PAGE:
Expansions of short nucleotide repeats produce several neurological and neuromuscular disorders including Huntington disease, muscular dystrophy, and amyotrophic lateral sclerosis. A common pathological feature of these diseases is the accumulation of the repeat-containing transcripts into aberrant foci in the nucleus. RNA foci, as well as the disease symptoms, only manifest above a critical number of nucleotide repeats, but the molecular mechanism governing foci formation above this characteristic threshold remains unresolved. Here we show that repeat expansions create templates for multivalent base-pairing, which causes purified RNA to undergo a sol-gel transition in vitro at a similar critical repeat number as observed in the diseases. In human cells, RNA foci form by phase separation of the repeat-containing RNA and can be dissolved by agents that disrupt RNA gelation in vitro. Analogous to protein aggregation disorders, our results suggest that the sequence-specific gelation of RNAs could be a contributing factor to neurological disease.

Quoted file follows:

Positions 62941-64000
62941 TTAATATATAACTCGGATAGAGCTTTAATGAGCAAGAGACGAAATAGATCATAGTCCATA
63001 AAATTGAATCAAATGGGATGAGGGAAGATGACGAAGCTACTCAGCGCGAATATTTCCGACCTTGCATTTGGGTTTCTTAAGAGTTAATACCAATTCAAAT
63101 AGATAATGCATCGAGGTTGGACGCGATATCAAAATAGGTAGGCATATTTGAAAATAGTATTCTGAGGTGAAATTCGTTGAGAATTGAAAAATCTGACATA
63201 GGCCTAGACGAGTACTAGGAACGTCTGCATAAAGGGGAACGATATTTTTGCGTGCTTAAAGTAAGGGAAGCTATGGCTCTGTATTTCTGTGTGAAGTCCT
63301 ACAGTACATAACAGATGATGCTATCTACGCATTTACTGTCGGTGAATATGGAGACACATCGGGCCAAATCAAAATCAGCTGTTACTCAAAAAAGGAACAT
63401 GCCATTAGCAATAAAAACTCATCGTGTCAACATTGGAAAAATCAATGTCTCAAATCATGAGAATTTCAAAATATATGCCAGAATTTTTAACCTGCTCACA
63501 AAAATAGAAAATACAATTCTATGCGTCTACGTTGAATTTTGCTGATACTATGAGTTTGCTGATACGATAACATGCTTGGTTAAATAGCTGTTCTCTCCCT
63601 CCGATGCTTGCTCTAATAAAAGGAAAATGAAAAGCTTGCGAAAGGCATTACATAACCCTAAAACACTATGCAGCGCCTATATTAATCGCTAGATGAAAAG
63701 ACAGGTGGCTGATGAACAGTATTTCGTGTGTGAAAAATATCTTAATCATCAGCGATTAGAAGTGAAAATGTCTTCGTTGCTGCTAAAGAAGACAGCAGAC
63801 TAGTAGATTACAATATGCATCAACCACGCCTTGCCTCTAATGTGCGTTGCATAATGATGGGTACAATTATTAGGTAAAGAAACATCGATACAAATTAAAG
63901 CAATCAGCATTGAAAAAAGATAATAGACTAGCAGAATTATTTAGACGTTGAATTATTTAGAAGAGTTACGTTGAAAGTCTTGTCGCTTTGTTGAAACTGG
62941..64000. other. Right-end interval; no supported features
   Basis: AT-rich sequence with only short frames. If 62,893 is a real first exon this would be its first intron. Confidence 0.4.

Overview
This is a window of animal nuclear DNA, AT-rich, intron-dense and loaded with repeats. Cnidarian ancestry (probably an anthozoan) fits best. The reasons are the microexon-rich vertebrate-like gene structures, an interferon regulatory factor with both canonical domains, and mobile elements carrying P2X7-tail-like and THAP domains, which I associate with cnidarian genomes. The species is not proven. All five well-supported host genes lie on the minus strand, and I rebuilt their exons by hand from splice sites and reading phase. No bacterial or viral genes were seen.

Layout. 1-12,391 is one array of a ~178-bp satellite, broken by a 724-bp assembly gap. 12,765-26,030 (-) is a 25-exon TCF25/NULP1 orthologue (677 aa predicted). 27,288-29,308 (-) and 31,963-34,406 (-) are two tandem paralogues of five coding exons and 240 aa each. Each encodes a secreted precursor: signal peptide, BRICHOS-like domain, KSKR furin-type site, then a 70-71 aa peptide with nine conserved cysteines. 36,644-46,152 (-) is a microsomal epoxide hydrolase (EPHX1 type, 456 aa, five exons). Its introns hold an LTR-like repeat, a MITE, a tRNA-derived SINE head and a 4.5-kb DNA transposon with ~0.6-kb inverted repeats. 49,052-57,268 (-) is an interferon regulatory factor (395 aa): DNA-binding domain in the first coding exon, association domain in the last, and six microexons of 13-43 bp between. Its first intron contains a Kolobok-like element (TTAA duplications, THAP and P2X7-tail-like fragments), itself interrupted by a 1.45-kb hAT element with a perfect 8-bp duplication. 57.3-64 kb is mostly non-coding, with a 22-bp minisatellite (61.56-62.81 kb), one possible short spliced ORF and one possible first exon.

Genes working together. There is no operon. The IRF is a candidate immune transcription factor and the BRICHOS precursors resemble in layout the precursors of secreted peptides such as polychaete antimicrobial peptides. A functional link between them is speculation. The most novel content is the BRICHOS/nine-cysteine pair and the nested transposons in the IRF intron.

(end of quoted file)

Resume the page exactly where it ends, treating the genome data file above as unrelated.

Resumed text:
Nucleotide repeat expansions create templates for multivalent base-pairing, which causes RNA to undergo a sol-gel phase transition and may explain the formation of nuclear RNA foci that are commonly observed in several neurological and neuromuscular diseases.